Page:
Vietnam is perhaps the only outlier in Southeast Asia where Russia’s soft power still holds some appeal, with many Vietnamese professionals and intellectuals growing up immersed in Russian/Soviet ideology, literature, music and culture during the Cold War.

They also look out for pro-Russia or anti-Western voices from the West as long as the narratives serve their confirmation bias. Notable figures in this respect include Chris Hedges – a former New York Times reporter and currently host of RT’s On Contact programme, and retired US Marine Corps officer Scott Ritter, both of whom were opponents of America’s war in Iraq. Hedges believes that the war in Ukraine serves American strategic and ideological interests by ‘making Russia bleed through Ukrainian blood’ whereas Ritter questions the authenticity of the evidence regarding Russian soldiers’ Bucha massacre. Notably, Vietnamese netizens’ access to these Western voices is also channelled through Russian outlets, especially the RT.

The zeal of defending and glorifying Moscow also drive these netizens to a range of Western media of different genres and political directions – including The Economist, The Hill, Die Zeit to the tabloid Daily Mail and Junglewelt (a left-wing and Marxist German daily), to pick and choose opinions and information that they consider positive for Russia and negative for Ukraine and the West. Such information mainly focuses on the energy crunch in Europe and Europeans’ grievances over spikes in energy and food prices. They also actively seek to debunk what they see as ‘fake news’ and ‘fake images’ from Ukrainian and Western sources about Russia’s atrocities and military losses in Ukraine or about the dire economic situation and anti-war sentiments in Russia.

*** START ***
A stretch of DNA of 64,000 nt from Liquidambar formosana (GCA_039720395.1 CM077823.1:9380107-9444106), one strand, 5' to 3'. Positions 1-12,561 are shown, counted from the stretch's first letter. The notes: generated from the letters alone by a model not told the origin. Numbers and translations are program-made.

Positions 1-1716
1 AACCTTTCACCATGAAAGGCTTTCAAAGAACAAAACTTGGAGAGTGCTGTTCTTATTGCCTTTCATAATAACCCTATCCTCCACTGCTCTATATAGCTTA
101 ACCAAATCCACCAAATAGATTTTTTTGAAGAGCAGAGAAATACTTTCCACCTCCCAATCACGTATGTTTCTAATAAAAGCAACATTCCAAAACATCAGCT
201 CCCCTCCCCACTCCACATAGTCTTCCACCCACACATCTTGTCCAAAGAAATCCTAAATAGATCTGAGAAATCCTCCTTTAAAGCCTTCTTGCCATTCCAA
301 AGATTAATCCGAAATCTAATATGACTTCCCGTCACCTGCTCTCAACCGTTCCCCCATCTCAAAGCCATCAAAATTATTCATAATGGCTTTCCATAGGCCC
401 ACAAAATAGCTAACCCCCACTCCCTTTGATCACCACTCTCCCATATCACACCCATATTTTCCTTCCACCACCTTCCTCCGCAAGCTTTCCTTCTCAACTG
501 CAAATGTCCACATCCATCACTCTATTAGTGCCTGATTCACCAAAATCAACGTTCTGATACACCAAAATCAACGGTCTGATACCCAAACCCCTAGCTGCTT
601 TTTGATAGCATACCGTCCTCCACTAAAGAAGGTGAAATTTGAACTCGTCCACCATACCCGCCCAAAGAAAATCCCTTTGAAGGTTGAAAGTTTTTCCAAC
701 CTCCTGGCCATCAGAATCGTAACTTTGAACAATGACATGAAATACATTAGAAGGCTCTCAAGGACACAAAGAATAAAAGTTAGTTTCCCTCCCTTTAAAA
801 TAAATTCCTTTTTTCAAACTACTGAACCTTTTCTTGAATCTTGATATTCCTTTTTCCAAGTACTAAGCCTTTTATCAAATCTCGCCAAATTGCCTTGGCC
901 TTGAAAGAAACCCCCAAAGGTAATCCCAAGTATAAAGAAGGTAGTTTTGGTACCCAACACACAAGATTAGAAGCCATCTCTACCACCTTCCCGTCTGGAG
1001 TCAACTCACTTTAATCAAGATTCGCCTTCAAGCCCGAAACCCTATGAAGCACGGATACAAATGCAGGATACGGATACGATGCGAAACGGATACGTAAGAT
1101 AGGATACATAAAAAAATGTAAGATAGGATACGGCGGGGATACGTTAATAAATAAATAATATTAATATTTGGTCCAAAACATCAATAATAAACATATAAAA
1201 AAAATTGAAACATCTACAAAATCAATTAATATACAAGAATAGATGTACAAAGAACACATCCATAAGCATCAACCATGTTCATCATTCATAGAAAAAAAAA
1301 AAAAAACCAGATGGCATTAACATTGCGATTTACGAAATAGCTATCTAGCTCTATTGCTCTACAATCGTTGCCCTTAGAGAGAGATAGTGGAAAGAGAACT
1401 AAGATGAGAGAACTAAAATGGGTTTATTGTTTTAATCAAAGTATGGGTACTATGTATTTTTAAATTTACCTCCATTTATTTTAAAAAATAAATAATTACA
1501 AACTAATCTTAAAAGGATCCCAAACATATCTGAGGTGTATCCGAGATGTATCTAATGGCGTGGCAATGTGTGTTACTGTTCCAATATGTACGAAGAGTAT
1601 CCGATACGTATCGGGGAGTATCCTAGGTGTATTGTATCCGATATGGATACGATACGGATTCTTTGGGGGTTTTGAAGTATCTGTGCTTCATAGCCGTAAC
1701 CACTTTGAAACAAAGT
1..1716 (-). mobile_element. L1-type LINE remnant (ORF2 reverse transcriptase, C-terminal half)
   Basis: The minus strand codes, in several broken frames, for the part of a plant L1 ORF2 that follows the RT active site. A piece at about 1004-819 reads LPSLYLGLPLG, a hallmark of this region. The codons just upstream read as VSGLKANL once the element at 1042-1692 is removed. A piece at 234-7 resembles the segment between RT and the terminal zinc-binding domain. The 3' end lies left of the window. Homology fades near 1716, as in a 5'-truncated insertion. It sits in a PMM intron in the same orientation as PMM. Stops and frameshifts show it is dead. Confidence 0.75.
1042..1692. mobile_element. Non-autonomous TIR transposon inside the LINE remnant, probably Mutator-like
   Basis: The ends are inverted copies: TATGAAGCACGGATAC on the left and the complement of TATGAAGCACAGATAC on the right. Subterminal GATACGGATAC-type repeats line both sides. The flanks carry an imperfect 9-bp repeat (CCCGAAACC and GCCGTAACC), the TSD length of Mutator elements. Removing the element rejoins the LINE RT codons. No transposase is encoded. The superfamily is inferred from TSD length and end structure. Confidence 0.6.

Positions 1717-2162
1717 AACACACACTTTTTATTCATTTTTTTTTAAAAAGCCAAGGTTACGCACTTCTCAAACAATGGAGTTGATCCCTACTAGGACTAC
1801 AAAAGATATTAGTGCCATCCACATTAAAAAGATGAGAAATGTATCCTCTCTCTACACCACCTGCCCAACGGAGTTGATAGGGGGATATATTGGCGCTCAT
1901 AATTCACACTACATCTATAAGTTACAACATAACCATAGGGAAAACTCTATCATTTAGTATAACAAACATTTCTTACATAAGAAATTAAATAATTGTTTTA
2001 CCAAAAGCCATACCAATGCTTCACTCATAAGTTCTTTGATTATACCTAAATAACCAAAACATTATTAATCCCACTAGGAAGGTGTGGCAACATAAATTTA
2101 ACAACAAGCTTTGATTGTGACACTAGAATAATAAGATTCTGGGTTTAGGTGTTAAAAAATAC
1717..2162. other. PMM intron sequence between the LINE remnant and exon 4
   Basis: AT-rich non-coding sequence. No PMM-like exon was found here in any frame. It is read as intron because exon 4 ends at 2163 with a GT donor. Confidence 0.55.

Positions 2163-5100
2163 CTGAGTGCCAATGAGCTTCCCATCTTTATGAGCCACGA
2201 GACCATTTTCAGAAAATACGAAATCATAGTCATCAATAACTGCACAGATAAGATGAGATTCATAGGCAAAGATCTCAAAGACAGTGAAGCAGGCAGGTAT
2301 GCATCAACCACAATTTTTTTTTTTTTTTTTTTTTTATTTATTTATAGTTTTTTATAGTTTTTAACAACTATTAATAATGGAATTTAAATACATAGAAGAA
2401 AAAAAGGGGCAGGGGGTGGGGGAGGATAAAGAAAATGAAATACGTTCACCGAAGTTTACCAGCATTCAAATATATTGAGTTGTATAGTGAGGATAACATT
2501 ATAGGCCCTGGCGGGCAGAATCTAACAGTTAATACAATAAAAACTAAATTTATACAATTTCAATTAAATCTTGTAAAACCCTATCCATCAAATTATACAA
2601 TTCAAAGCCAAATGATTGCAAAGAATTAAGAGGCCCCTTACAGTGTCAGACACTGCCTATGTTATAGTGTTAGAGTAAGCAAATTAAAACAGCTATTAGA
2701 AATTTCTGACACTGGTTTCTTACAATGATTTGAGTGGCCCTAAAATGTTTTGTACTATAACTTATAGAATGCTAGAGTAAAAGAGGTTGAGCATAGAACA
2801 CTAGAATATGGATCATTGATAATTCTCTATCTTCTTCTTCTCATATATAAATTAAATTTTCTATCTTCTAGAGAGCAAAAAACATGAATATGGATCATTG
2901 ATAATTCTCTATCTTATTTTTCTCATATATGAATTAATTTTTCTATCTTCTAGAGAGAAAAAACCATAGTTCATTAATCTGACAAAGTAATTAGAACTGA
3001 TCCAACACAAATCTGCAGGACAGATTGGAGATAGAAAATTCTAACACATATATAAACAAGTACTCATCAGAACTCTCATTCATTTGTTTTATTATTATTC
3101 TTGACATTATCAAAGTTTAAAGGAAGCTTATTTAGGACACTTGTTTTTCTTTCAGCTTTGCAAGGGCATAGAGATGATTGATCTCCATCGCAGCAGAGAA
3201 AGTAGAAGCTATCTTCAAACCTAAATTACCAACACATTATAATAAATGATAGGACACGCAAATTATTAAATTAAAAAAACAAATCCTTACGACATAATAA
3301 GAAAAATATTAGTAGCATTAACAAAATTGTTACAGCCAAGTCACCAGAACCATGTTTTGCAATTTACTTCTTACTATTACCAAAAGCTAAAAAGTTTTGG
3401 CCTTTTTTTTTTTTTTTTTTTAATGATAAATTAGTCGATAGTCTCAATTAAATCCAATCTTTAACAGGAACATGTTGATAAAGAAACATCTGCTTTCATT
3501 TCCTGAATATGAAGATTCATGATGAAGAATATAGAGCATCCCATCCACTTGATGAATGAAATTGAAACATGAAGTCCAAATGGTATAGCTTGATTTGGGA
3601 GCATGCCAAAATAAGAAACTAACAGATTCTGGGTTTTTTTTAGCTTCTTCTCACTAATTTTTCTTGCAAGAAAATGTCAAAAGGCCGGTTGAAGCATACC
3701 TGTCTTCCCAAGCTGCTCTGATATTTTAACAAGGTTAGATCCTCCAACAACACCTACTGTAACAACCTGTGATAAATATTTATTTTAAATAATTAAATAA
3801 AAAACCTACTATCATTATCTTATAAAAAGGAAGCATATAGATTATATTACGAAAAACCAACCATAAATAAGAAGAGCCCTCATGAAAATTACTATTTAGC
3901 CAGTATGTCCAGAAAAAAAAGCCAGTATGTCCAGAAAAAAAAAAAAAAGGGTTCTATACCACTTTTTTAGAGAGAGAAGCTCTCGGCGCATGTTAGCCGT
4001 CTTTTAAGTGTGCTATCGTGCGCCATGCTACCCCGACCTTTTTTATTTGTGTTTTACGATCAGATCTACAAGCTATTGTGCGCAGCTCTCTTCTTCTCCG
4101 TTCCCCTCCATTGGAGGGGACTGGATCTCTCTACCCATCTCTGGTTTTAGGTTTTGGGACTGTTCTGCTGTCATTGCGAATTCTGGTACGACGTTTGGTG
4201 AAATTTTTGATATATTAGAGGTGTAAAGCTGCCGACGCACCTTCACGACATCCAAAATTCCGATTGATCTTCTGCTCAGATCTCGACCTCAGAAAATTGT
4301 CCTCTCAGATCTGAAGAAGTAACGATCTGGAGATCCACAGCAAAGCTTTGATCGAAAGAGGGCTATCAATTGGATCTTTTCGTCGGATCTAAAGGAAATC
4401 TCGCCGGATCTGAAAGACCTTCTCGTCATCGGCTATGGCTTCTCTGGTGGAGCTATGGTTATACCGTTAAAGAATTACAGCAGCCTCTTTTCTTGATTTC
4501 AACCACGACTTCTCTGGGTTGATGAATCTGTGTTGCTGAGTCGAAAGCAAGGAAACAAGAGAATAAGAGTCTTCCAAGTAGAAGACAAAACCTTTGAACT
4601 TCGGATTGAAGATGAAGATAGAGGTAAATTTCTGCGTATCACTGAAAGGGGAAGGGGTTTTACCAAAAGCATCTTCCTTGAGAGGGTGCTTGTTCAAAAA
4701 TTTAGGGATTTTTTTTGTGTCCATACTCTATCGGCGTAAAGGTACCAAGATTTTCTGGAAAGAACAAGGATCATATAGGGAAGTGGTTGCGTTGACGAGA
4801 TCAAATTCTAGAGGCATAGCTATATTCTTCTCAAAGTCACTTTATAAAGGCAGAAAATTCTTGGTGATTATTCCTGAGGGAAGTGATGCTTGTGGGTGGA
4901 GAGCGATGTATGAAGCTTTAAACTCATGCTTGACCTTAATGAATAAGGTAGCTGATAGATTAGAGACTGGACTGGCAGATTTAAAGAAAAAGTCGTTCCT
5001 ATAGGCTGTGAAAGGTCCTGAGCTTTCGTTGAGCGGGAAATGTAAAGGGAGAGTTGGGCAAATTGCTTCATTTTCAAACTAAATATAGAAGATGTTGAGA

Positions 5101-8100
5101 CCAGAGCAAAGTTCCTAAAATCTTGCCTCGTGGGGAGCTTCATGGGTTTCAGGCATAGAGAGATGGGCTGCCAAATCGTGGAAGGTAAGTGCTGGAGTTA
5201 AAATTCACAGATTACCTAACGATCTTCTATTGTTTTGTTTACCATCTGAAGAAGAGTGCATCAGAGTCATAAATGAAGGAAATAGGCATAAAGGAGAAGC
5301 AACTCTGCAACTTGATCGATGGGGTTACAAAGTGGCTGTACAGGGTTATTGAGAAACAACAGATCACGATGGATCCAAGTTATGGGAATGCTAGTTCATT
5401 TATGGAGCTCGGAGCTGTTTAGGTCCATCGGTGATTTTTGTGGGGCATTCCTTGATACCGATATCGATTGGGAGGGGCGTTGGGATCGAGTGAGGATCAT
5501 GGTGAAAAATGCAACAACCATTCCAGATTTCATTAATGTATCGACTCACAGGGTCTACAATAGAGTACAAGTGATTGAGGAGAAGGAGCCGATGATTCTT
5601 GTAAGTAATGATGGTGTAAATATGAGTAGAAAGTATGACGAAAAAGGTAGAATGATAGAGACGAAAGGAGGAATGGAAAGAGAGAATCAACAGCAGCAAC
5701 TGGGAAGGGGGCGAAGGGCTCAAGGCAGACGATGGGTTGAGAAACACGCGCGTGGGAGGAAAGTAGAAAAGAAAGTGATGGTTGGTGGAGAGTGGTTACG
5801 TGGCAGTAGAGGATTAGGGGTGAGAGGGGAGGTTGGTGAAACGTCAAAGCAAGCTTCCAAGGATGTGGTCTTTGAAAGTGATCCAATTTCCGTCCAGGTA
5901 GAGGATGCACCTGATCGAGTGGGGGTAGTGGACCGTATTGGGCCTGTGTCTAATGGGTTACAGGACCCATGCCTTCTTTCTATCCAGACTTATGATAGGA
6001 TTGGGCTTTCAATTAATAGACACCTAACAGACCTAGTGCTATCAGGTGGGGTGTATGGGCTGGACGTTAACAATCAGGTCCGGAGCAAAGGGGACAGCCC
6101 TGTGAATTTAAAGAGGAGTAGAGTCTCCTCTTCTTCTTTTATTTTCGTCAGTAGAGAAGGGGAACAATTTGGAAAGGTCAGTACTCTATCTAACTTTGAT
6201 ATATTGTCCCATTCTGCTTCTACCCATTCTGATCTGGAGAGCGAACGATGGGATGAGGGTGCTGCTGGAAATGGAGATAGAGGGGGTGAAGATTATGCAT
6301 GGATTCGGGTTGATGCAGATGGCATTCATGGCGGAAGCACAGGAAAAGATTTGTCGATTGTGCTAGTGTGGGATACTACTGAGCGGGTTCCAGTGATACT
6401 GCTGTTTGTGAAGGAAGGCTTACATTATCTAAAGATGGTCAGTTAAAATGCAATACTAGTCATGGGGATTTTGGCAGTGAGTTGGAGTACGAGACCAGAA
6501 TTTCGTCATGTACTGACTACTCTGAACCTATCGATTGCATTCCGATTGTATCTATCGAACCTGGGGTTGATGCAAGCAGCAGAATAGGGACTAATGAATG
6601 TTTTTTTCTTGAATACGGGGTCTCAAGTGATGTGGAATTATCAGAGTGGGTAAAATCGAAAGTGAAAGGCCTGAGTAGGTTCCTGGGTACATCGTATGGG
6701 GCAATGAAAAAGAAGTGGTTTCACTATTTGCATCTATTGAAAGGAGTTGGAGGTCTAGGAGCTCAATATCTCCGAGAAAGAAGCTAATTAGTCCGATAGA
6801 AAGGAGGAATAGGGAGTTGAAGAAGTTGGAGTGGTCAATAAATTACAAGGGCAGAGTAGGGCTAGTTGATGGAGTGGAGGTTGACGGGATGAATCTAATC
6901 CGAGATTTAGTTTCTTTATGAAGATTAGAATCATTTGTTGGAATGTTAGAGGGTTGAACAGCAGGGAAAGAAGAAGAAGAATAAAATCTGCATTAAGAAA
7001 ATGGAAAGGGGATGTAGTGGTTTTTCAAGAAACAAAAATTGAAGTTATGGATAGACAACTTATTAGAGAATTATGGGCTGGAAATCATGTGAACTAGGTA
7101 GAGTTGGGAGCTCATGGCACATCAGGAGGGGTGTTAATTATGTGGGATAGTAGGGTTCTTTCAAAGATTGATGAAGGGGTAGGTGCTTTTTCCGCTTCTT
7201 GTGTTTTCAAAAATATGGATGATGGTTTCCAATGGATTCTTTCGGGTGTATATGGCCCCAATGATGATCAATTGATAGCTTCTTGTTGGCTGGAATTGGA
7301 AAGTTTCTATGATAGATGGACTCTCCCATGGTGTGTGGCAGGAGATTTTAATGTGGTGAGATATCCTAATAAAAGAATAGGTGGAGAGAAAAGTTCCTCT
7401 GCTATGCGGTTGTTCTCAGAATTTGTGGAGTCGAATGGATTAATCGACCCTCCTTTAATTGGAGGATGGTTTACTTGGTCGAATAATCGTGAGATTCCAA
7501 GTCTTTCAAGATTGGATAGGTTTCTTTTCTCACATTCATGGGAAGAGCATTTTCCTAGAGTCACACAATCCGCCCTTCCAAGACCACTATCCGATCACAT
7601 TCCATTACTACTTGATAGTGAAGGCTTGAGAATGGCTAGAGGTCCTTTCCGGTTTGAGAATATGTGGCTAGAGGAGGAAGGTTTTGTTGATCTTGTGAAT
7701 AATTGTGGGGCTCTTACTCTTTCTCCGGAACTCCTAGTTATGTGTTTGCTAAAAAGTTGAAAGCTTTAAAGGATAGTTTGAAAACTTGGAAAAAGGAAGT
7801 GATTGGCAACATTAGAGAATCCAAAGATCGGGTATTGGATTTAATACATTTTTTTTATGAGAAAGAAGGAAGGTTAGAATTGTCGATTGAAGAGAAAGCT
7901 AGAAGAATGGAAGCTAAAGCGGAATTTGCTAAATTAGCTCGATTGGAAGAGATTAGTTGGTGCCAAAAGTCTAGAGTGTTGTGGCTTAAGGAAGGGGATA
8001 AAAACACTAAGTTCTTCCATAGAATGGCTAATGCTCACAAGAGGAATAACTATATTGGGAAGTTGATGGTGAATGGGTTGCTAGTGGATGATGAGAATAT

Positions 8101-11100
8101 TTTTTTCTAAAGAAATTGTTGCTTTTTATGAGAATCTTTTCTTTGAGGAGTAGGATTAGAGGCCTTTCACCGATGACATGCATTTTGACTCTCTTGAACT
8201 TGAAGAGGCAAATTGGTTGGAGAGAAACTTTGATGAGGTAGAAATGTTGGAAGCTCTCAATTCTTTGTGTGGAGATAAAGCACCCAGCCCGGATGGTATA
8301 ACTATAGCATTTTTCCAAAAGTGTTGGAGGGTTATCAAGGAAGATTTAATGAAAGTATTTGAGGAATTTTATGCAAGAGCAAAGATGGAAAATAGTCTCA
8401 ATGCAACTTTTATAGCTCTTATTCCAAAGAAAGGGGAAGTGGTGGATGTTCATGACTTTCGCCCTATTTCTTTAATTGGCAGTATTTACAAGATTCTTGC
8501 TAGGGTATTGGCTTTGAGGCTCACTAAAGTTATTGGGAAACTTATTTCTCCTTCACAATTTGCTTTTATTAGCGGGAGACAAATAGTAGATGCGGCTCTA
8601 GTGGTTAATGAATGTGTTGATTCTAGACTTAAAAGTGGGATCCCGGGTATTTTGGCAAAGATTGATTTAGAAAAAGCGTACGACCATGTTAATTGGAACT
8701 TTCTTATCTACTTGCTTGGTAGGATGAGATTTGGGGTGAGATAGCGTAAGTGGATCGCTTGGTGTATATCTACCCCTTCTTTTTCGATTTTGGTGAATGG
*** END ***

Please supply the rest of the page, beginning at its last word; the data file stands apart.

What are their pro-Russia narratives?

Based on the analysis of these Facebook pages/groups, the following most salient pro-Russia narratives are distilled:

  • Russia’s invasion of Ukraine is justified.

These netizens rationalise Russia’s incursion in Ukraine as a necessary step to respond to Western (mainly American) political, ideological and military antagonism against Moscow. According to this narrative, the US and its Western allies in the North Atlantic Treaty Organization (NATO) have cornered Russia into this war because they have never abandoned their containment strategy against Russia since the end of the Cold War. By expanding NATO further eastward, they have disregarded Russia’s legitimate security interests in its own neighbourhood while at the same time sowing widespread hatred and hostility towards Moscow. Additionally, buying into Putin’s ‘manufactured’ history that Ukraine is a historical part of Russia, this narrative justifies the invasion as Moscow’s timely intervention to stop Kyiv’s genocide, fascism and racism against Russian-speaking communities in Ukraine. In sum, they view the Russian act as a legitimate response to a ‘neo-Nazi’ Ukrainian government kowtowing to the US and the West.

  • Pro-Russia posturing is a veil for underlying anti-America and anti-imperialist worldviews.

Pro-Russia sentiments, chiefly by pro-regime Facebook pages/groups, are tinged with anti-American imperialism among Vietnamese whose hatred of American involvement in the Vietnam War remains strong. They castigate America and the West for lulling Ukraine into this conflict by the promise of NATO admission, and ridicule Western countries for not rendering Kyiv the scale of military support that President Volodymyr Zelensky asked for. This anti-imperialist narrative points the finger at America’s ulterior motives in pushing Ukraine to go to war with Russia: a weakened Russia and a Europe more dependent on American security guarantees and energy supply. A Vietnamese military-linked commentator encapsulated the tenor of this narrative: “Russia and Ukraine must go to war and Ukraine must fight the Russians until the last Ukrainian soldier, for the sake of America.” They also criticise Western sanctions and media coverage against Russia, which they view as emblematic of the West’s hegemony over the global financial system and information sphere. Notably, ‘whataboutism’, or the highlighting of double-standards on the part of the US and the West, has also been used to lay bare what is perceived to be American and Western hypocrisy in criticising the Russian invasion but waging catastrophic wars in Iraq, Afghanistan or elsewhere.

  • Russia is lionised and Ukraine demonised.